Grind for February 14th
“Everything that irritates us about others can lead us to an understanding of ourselves.”
– Carl Jung
Modern alchemists search for element 119
Kosuke Morita is a nuclear physicist at Japan’s Kyushu University.
In 2004, Morita and his colleagues became the first Asian team to synthesize a new element on the periodic table when they produced nihonium (Nh, 113), an extremely radioactive element that flashed into existence for about one thousandth of a second.
Now, the team is trying to create element 119 AKA “ununennium.”
There are currently 24 “man-made” elements on the period table, represented by numbers 95-118. The creation of these elements requires nuclear fusion, which is achieved by smashing two atoms together at extremely high speeds.
The average diameter of the particles being smashed is roughly one trillionth of a centimeter. The chances of successful fusion are roughly one in 100 trillion.
If fusion occurs, the resulting element will exist for only the briefest of moments.
Morita’s team created nihonium by smashing zinc into bismuth at 10% the speed of light. The feat took more than four trillion attempts; creating element 119 could be even harder.
To synthesize element 119, Morita’s team will need to blast a curium atom with vanadium beams for months without destroying the target. If fusion occurs, the new element will exist in microscopic amounts for less than one second. To increase the odds of success, Morita will use two types of particle accelerators simultaneously, a ring cyclotron and a linear accelerator.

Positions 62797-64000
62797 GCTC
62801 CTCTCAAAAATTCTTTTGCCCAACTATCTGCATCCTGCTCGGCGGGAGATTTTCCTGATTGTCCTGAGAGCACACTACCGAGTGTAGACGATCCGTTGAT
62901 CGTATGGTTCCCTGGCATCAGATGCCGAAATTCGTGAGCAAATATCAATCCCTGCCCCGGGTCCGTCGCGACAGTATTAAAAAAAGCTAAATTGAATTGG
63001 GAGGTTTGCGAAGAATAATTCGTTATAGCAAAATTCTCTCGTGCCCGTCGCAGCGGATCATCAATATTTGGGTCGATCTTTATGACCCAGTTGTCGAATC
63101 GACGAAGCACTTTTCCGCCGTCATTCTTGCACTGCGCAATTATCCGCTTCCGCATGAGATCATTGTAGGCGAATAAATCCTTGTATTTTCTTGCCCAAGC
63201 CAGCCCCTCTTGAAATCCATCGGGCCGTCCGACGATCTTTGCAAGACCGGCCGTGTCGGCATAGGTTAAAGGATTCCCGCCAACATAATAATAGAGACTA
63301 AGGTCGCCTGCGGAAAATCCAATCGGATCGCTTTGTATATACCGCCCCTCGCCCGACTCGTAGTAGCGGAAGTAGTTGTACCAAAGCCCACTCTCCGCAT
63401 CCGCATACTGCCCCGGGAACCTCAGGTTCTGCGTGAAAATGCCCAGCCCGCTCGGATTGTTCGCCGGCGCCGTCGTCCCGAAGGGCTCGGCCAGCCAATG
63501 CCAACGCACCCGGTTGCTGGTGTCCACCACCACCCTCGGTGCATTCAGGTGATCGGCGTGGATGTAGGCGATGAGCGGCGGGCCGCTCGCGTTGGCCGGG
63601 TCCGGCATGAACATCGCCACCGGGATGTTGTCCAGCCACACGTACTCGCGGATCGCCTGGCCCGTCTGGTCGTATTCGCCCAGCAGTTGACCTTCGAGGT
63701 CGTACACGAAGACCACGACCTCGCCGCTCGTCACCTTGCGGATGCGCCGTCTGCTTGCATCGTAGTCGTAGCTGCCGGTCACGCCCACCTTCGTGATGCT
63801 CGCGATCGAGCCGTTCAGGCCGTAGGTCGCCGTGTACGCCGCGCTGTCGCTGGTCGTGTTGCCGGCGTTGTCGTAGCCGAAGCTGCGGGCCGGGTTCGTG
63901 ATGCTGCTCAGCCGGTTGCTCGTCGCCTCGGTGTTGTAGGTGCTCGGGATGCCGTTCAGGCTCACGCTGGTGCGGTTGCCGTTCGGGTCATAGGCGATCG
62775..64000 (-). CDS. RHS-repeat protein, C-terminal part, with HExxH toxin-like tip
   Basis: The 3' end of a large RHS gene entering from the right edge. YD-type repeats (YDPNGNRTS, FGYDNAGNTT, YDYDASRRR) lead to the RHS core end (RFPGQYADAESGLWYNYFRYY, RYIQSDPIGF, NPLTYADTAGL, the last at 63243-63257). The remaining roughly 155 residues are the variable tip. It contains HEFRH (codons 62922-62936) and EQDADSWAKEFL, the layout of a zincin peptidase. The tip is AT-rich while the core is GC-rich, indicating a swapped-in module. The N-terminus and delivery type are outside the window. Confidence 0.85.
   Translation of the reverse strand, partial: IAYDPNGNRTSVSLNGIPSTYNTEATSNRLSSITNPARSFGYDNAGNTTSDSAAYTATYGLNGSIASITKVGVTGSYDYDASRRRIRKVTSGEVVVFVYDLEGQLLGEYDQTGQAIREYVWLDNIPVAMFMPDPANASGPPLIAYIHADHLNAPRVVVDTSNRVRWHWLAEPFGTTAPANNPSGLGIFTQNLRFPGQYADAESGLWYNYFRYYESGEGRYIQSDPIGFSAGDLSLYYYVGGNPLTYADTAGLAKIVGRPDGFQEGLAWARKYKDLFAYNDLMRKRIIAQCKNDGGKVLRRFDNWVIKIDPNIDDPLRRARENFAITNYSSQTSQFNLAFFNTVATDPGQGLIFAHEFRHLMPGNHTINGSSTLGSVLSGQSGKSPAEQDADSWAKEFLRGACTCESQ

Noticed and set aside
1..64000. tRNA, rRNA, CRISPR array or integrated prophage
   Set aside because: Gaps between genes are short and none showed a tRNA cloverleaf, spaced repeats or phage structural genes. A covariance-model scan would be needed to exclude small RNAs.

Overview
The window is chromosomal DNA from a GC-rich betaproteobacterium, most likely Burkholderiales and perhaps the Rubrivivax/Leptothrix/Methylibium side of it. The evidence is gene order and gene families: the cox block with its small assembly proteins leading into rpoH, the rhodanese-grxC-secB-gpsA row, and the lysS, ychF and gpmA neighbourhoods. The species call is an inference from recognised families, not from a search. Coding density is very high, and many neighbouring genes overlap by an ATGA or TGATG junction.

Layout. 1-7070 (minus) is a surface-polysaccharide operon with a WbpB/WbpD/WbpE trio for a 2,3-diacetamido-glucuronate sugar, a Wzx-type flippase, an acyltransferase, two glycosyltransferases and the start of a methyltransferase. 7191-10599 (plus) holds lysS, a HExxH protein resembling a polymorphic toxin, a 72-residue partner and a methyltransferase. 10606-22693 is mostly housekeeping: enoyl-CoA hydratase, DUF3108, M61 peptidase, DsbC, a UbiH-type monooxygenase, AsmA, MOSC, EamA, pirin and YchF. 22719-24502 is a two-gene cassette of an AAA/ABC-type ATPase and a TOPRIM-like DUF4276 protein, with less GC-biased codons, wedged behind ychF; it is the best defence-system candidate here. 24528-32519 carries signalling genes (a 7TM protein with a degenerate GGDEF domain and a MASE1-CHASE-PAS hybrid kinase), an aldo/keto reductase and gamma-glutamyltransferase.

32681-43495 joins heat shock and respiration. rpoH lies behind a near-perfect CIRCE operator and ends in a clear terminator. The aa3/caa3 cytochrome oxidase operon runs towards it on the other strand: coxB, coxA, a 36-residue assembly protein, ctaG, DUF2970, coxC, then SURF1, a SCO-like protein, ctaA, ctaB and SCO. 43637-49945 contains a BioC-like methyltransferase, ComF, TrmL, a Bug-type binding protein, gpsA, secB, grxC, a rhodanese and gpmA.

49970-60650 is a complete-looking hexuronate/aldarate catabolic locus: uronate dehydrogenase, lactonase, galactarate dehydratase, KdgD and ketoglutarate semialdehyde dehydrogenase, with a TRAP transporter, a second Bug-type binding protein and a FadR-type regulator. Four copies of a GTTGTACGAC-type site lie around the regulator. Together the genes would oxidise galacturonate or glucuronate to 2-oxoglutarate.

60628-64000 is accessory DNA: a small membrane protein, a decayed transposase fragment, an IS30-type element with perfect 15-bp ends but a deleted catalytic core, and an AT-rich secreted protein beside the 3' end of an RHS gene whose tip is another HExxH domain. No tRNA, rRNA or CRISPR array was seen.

Morita faces serious competition from Russian physicist Yuri Oganessian, whose team has already discovered flerovium (114), moscovium (115), livermorium (116), tennessine (117), and oganesson (118).
Oganessian’s team plans to use titanium and berkelium to create element 119. While this method has a higher chance of success than Morita’s method, the Russian team will be hard pressed to obtain enough berkelium for the experiment.
Berkelium is a very rare element with a half-life of less than one year.
No matter which team succeeds, the discovery of element 119 is expected to mark a turning point in the era of atomic science because physicists believe the 8th row of the periodic table contains superheavy elements that can remain stable for hundreds of years.
February had Antarctica’s hottest day on record
Argentina’s national meteorological service on Thursday measured temperatures of 65 degrees at Esperanza Base, which is located at the northern tip of the Antarctic Peninsula.
“That would make it the hottest temperature that we have seen over the length of record that we have for Antarctica,” says Randall Cerveny of the World Meteorological Organization.
The historic finding must be verified by an international panel of experts before it becomes official – a process that could take up to nine months – but there is little reason to doubt the report.
2019 was measured as the second hottest year on record and the decade ending at the start of 2020 was measured as the hottest decade on record.
“This is unfortunately a continuing trend,” says Cerveny. “This station just set the existing record only just a few years ago in 2015. So we are seeing these high temperature records – not only in Antarctica, but across the entire world – fall, whereas we just don’t see cold temperature records anymore.”
Warmer temperatures in Antarctica are problematic in that they cause glaciers to melt and break off. This drives sea levels up and increases temperatures.
GOOD TO THE LAST DROP:
Did you know… In 2014, Apple had enough money to buy Facebook, Netflix, Tesla, Twitter, Dropbox, Pandora, and Spotify combined – with $59 billion to spare!